Karen Maserjian Shan
For the Poughkeepsie Journal 6:53 p.m. EDT June 13, 2015
Splashing around in a backyard swimming pool certainly is a fun way to beat the summer’s heat.
Yet homeowner swimming pools typically require plenty of water and power and harsh chemicals to keep them in top shape, all of which can have a negative impact on the environment.
Carvin DiGiovanni, vice president of technical and standards at the Association of Pool & Spa Professionals, said today’s consumers want green solutions.
“Nearly two-thirds of businesses say customers demand they offer more environmentally considerate solutions,” DiGiovanni said by email. “Eighty-eight percent of consumers feel a responsibility to purchase environmentally responsible products.”
Of primary concern for residential swimming pool owners, are water usage, ease of maintenance, avoiding harsh chemicals and energy conservation.
“Consumers are interested in conserving energy and preventing the loss of water unnecessarily with written standards and code addressing conservation slowly being adopted into law to ensure that energy-efficient pools, spas and hot tubs are being designed and built.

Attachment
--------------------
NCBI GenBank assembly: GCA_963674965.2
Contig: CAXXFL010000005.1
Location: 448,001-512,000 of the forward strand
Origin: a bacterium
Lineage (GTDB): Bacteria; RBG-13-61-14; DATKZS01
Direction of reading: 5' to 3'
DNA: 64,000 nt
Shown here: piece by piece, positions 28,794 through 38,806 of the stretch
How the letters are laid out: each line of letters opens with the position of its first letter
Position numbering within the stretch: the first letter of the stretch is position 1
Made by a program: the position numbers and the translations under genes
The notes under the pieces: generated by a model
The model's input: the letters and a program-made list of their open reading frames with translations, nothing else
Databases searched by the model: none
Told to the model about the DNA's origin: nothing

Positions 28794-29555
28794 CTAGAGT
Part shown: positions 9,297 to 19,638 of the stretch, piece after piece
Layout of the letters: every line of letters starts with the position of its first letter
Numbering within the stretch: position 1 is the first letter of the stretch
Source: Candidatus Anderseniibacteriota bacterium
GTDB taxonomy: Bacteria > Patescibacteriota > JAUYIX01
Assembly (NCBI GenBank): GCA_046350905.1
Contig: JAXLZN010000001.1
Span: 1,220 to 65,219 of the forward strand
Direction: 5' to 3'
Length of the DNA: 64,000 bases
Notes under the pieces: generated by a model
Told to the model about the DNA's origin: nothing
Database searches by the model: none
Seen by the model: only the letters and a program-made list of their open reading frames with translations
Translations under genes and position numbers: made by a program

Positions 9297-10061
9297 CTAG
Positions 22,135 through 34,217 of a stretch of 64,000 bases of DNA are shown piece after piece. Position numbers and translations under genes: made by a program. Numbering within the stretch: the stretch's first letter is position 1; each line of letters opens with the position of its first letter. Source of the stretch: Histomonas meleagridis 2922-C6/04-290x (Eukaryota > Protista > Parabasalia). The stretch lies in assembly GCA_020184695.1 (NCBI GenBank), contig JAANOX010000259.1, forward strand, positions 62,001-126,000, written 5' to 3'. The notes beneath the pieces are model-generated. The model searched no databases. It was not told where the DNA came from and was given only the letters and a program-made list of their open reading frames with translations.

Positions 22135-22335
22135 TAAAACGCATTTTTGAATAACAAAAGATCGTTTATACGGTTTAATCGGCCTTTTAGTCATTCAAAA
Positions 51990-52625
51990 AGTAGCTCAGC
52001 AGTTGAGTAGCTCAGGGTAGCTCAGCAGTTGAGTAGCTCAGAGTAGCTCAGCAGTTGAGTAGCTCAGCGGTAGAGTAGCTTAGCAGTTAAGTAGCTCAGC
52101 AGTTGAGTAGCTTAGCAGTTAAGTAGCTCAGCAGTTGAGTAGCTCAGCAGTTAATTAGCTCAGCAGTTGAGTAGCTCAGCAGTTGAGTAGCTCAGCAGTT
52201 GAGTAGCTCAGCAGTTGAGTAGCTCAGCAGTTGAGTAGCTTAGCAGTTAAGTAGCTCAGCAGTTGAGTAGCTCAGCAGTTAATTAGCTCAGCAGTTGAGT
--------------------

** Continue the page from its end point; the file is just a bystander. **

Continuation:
There is a growing concern about the chemical treatments used to sanitize swimming pool water. While standards are in place to keep them in line, smart consumers are seeking alternatives to harsh chemicals such as chlorine and realized that even the popular salt systems are simply an alternative form of chlorine sanitization.
“All chemicals used in pools must be EPA Registered Sanitizers, ensuring that no harm comes to the environment. “There are strict state and local health codes that must be adhered to.”
Even so, some homeowners prefer a more natural approach, according to DiGiovanni, with a niche market quickly growing for natural pools that incorporate plants in an agriculture ecosystem to keep the water healthy instead of using chemicals. The ionization process used by systems such as Caribbean Clear, virtually eliminate the need for chorine and are very compatible with natural systems.
In an area like South Florida, where swimming pools can be used year round, pool owners are switching to the Caribbean Clear ionization system for pool sanitation at a higher rate than any other part of the nation. According to Bruno Libatire, owner of Caribbean Clear covering, Palm Beach, Dade and Broward counties, consumers are fed up with skin and eye irritation, fading bathing suits and the higher maintenance costs associated with chlorine and even salt systems in our area.
Another potential point of concern is the construction of a pool, but DiGiovanni said, like the way construction materials for homes and public buildings are regulated by building code requirements, so, too, are the materials governed for swimming pools, with the installations subject to inspection standards.